Factors of Intensity: Ways to add to or subtract from perceived intensity during a massage therapy session.

One of the areas I love to talk about is health communication.

Massage therapists can benefit from expanding their vocabulary of touch and improving their communication with prospects and clients.

“Deep Tissue” has no well-defined or agreed-upon meaning in the industry. Clients ask for deeper pressure when it is impossible or inappropriate to provide. What should a therapist do? And how can a therapist modify a treatment to meet the needs of more sensitive clients?

When I think of a client asking for deep tissue, I picture someone who likes intense massages or has a problem they want help with. My practice is to set a specific goal with the client.

What do they hope to achieve? How will they know if their time and money were well spent with me? This will identify the clients who want intensity from those who want a solution to pain.

Next, I manage the expectations of the client and together we co-create a plan of action. This is important for clients who believe massage therapists are magicians who can fix them or stretch one hour into six.

“I hear that you want is ___________. What we have time today is either ________ or __________. Which do you prefer me to address during today’s session?”

Assuming that the client is concerned about the intensity of the massage (they want to be run over by a steamroller, walked on by a horse) or their sensitivity (they cannot handle a lot, have inflammatory reactions, are scared it will hurt) here are ways that I can increase or decrease the intensity.

It’s critical to be adaptable. Some of these factors may not be under the therapist’s control. Others will be. Each of these can be mixed and matched. Every client’s body and nervous system are different. (Keep that in mind as this chart will not be accurate for every person.)

I teach many other factors of intensity in my classroom. Here are the main ones:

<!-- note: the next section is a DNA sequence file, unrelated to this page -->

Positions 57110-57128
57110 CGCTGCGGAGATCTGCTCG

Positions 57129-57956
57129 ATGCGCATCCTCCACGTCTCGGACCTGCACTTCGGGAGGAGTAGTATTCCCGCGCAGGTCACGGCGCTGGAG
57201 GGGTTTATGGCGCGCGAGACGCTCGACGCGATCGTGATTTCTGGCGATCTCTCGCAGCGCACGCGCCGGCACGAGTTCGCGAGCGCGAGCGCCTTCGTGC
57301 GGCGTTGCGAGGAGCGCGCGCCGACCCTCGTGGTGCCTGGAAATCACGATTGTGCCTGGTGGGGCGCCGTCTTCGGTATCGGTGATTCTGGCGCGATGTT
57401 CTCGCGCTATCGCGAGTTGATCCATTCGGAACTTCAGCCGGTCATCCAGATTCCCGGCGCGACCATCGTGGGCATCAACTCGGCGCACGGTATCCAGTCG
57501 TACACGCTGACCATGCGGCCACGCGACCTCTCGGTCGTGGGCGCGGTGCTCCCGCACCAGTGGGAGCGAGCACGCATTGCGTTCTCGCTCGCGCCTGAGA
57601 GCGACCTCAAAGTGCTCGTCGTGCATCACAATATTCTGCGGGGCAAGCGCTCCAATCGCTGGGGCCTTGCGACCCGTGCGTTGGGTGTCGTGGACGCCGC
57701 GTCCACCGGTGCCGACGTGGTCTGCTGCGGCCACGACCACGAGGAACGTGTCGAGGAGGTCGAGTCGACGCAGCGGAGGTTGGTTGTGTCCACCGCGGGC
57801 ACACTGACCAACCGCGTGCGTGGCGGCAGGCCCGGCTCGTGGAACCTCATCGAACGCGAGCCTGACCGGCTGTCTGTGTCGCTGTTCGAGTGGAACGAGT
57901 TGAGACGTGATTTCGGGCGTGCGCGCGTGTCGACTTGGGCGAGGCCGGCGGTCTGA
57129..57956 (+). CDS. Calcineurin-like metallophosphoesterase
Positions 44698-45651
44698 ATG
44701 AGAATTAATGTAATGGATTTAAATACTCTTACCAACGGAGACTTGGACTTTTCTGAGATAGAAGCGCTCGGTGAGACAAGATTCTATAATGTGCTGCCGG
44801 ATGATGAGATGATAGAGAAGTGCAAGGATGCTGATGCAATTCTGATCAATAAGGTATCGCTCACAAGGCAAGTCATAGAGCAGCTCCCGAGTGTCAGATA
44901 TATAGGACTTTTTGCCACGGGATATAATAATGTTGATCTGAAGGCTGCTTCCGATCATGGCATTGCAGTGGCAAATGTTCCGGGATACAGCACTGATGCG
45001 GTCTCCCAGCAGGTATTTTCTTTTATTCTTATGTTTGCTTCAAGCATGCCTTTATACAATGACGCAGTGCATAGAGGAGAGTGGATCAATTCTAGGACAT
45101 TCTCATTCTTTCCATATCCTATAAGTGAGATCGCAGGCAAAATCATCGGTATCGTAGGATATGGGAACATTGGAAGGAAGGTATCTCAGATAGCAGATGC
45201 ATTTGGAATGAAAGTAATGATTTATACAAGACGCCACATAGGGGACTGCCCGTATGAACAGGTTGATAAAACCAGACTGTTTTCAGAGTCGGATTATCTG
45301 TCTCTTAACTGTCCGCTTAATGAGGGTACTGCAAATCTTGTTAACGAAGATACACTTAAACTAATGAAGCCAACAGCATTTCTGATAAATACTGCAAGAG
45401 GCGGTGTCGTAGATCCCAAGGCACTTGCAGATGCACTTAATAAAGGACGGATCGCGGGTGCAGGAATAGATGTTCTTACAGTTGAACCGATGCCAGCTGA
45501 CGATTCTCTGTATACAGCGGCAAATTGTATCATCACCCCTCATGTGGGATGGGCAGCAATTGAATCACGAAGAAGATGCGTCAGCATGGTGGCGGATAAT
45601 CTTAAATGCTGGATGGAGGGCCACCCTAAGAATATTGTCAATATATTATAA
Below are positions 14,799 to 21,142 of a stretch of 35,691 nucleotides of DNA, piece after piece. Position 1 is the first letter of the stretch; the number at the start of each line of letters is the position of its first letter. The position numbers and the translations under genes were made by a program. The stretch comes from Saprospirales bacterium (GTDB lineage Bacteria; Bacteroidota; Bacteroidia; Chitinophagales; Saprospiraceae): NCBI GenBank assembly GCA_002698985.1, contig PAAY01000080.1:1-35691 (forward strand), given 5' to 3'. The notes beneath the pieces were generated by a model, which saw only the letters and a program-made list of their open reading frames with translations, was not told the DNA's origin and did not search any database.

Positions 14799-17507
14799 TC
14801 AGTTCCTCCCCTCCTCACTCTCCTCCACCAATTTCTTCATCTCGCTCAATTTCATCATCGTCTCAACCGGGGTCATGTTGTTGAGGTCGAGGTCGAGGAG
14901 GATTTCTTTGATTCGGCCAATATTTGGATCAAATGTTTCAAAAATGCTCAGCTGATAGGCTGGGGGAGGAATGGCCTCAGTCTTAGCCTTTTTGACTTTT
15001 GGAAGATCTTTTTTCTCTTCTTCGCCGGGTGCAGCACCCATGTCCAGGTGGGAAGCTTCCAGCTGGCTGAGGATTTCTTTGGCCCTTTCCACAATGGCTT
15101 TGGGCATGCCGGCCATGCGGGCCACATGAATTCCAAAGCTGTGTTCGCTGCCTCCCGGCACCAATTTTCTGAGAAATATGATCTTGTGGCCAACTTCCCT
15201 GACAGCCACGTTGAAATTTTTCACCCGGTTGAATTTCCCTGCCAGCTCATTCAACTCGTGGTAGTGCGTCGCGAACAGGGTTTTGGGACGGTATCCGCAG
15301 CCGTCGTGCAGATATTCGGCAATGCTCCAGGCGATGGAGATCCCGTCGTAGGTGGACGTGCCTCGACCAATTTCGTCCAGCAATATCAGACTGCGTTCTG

IntensityDepthSpeedTissueBreadthPosition
Least IntenseSuperficialStaticMuscleBroad (forearm)Relaxed
SlowTendonNarrow (fist)Shortened
Most IntenseDeepFastLigamentSpecific (Finger tip)Neutral
NerveLengthened
Active

The tissue depth that is being addressed is what most people think of when they think “deep tissue.” Tissue that is superficial is often less intense to have massaged than tissue that is deep.

Speed refers to two things:

How fast is your massage stroke? A massage stroke that is slower will be more relaxing and less intense than a fast massage stroke.

How quickly are you sinking in to the tissues? Are you allowing tissues to adapt and soften? Or are you digging into a taut area right away?

What type of tissue is being addressed? Muscle belly is often going to feel less intense than work on a tendon. A ligament is often going to be more intense still. Nerves can be most intense. (And should only be worked on by those who have been properly trained to do so.)

What are you using the manipulate the tissue? A forearm is a broad surface and can be used for light pressure as well as deep pressure. The area that it contacts is broad. The tip of a thumb or finger, however, is smaller. A smaller point of contact spreads the force over fewer nerves and therefore may feel more intense.

Finally, what position is the tissue in? Relaxed tissue will feel less intense than active tissue. Say the client has a temporal headache and needs work on the upper trapezius. A shortened upper trapezius (arm off the front of the table) will feel less intense than a lengthened upper trapezius (arm down by the side).

The hip will often be more intense when the client is sidelying as opposed to prone. How the nerves and tissues are exposed impacts the perception.

Briefly, some of the other factors I talk to students about:

  • Setting
  • Context
  • Pillows and bolsters
  • Environmental cues
  • Treatment length
  • Treatment frequency
  • Warmup/pre-treatment
  • Post-treatment

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